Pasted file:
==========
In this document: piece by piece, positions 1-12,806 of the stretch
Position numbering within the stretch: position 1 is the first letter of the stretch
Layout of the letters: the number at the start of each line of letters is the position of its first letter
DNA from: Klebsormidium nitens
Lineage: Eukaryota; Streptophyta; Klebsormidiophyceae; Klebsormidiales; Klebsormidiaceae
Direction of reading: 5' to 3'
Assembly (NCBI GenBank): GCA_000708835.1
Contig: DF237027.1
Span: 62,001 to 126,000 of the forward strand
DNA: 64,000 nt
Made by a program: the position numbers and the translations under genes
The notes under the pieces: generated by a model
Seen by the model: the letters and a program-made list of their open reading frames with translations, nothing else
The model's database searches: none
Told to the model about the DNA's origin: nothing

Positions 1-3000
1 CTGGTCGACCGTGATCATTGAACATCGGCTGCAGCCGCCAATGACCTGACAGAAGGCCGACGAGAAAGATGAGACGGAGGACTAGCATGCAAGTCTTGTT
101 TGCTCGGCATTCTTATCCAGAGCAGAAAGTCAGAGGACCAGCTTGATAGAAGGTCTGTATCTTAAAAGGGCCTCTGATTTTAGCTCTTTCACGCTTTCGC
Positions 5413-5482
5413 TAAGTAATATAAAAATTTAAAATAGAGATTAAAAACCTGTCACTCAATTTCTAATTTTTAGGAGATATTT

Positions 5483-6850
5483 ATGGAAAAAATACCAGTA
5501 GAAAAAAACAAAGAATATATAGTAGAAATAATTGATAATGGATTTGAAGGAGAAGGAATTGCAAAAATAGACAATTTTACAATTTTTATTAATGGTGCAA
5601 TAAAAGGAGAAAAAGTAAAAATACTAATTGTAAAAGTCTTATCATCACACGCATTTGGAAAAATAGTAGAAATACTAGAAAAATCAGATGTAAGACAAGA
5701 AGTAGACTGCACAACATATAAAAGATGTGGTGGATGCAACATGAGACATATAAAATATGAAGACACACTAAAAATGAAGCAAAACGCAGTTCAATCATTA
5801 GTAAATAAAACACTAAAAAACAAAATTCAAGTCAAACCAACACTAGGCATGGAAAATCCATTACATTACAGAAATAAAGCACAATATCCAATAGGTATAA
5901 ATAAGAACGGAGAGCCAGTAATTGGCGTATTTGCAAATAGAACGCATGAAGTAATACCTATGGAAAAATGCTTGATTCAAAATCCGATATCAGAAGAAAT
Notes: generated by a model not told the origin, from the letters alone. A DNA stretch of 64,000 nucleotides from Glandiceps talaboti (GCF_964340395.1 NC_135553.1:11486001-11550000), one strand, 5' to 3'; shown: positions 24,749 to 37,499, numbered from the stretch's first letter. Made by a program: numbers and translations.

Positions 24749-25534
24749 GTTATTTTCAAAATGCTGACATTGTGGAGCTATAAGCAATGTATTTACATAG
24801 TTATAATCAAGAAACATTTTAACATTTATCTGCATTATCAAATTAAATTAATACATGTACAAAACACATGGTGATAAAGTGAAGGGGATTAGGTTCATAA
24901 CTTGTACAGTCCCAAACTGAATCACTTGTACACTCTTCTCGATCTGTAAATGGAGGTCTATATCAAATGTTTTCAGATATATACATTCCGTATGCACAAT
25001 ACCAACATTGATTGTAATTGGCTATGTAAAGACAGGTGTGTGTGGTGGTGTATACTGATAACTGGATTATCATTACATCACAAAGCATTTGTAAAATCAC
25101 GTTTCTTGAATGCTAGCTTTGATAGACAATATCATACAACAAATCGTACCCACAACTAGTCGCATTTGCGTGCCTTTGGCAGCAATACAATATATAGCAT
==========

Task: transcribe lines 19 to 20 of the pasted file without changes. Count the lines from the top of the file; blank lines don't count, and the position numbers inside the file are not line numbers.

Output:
Positions 5413-5482
5413 TAAGTAATATAAAAATTTAAAATAGAGATTAAAAACCTGTCACTCAATTTCTAATTTTTAGGAGATATTT